Grave pit No. 13: located next to the western fence. Dimensions of the trapezoid-shaped grave determined as 12.50 m x 11.00 m x at a height of 17 m, 4.80 m. deep. Contained a mixture of burnt human remains and pieces of carbonized wood mixed with grey sand. Area: 920 sq. m.
Grave pit No. 14: the largest grave basin in the camp that extended beyond the north fence into the area of the adjacent timber yard. The section within the fence is an irregular zigzag on the south side, measuring 37 m x 10 m at its widest point east to west, and 8 m at its narrowest, and 5 m deep. It contained burnt pieces of human bones and fragments of carbonized wood mixed with grey, sandy soil to a depth of 5 m. Originally grave No. 14 could have measured about 70 m. x 30 m. Area: 1,850 sq. m.
According to witnesses, the first and largest mass grave,No. 14, was dug by members of the Soviet guard unit while the camp was under construction. It took six weeks to complete the task).
Grave pit No. 15: another small grave measuring 13.50 m x 6.50 m, with a depth of 4.50 m, it was situated adjacent to the south side of grave No. 14, and contained a mixture of pieces of burnt human bones fragments of carbonized wood and grey sand. Area: 400 sq. m.
Grave pit No. 16: located adjacent to grave No. 14 and immediately east of grave No. 15. Measuring 18.50 m x 9.50 m, it contained a mixture of burnt fragments of human bones and carbonized wood to a depth of 4.00 m. Area: 700 sq. m.
Grave pit No. 17: situated next to and south of graves 12 and 16, measures 17 m x 7 m 50 m x 4 m. Contained a mixture of pieces of burnt human bones, carbonized wood, and grey sand. Area: 500 sq. m.
Grave pit No. 18: situated next to the southern edge of grave No. 15 and measuring 16 m x 9 m x 4 m. Contained the same mixture of burnt pieces of human bones, carbonized wood, and grey sand. Area: 570 sq. m.
Grave pit No. 19: located within the area formed by graves 14, 15, 18 and 20, and close to the southwestern corner of grave 14, measuring 12 m x 12 m and containing a mixture of grey sand, burnt pieces of human bones, and carbonized wood to a depth of 4 m. Area: 500 sq. m.
Grave pit No. 20: in the form of a long trench at the western end of grave No. 14, it is the last one at the northern end of the group of 18 graves along the north fence. Like its neighbor, grave No. 14, it also extends beyond the north fence into the area of the adjacent timber yard. The section within the fence measures 26 m. x 11 m x 5 m. At a depth of 4 m. a dental bridge with four false teeth was found. Area: 1,150 sq. m.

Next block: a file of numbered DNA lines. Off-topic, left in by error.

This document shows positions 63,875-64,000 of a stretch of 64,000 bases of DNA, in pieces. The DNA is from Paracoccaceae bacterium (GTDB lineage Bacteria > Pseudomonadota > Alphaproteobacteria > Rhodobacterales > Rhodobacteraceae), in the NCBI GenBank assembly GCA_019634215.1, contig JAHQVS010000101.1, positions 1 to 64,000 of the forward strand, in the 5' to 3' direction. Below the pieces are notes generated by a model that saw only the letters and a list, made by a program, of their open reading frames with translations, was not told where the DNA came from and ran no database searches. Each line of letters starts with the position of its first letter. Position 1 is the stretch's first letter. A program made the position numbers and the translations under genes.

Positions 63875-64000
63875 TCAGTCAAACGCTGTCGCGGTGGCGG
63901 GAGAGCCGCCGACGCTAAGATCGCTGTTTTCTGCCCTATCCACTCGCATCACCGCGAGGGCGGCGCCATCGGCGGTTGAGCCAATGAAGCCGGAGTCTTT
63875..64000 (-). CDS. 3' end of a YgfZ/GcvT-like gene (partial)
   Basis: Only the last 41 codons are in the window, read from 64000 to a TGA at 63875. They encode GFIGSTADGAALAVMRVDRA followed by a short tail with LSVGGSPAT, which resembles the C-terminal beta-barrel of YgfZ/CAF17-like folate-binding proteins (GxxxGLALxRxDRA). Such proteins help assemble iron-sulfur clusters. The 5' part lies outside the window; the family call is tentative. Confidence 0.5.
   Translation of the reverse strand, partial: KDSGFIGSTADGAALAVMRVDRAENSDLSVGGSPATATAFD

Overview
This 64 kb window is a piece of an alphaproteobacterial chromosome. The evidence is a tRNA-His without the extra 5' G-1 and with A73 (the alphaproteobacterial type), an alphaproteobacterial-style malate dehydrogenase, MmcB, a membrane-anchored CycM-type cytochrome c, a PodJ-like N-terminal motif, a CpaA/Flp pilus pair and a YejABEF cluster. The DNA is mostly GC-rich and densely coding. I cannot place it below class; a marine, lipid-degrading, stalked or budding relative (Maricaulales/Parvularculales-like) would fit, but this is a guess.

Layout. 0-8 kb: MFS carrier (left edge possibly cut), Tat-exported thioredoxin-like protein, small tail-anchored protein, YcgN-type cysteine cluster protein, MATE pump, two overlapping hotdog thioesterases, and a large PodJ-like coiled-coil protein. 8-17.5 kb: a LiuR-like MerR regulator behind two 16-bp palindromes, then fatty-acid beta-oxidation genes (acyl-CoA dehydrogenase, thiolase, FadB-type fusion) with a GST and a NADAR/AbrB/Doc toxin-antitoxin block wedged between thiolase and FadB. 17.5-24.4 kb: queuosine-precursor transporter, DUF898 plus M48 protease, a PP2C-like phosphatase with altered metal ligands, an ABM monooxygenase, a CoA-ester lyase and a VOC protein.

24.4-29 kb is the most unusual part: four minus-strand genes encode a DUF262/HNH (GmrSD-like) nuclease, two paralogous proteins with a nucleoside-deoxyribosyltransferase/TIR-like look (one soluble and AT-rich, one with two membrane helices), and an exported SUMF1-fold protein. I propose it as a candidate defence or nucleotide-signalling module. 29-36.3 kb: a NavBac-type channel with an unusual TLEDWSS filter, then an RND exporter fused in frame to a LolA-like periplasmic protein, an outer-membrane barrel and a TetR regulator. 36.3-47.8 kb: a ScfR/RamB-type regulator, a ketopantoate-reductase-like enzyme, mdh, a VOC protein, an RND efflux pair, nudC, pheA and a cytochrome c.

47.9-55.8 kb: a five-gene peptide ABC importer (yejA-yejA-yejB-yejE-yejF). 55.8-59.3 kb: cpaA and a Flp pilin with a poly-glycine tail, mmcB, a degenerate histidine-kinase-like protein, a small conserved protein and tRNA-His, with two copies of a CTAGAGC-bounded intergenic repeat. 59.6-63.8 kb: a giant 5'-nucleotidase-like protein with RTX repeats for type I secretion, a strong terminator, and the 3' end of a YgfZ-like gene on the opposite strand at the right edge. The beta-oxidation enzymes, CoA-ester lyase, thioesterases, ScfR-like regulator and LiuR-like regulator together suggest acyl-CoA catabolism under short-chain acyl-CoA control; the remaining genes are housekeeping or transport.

Grave pit No. 21: located centrally. Dimensions determined as 5 m sq and situated in the forested southern part of the memorial area, midway between graves 5 and 7. It is also unexpectedly shallow, being only 1.70 m deep and containing pieces of burnt human bones and fragments of carbonized wood mixed with grey sand. Area: 35 sq. m.
Grave pit No. 22: located in the eastern part of the camp in the shape of an inverted 'L,' close to grave No. 6. Measuring 27 m on the long (east) side and 10 m on the south side, containing pieces of burnt human bones and fragments of carbonized wood mixed with grey sand to a depth of 3.50 m. Area: 200 sq. m.
Grave pit No. 23: one of the smaller graves, measuring 16 m x 8 50 m x 4 20 m and located between graves 6 and 21. Contained burnt human remains. Area: 550 sq. m.
Grave pit No. 24: a narrow trench measuring 20 m x 5 50 m x 5 m., located at the north fence and next to the eastern corner of grave No. 14. Contained burnt human remains. Area: 520 sq. m.
Grave pit No. 25: located immediately to the east of graves 12 and 14. Dimension determined as 12 m x 5 m. Contained a mixture of burnt human remains, including corpses and skeletons, to a depth of 4 m. Below this level, there was a 1 m deep layer of waxy fat and greasy lime. A foul odor was released when the drill penetrated the layer of corpses and the drill core withdrew lumps of decaying fatty tissue and large pieces of bone. Area: 250 sq. m.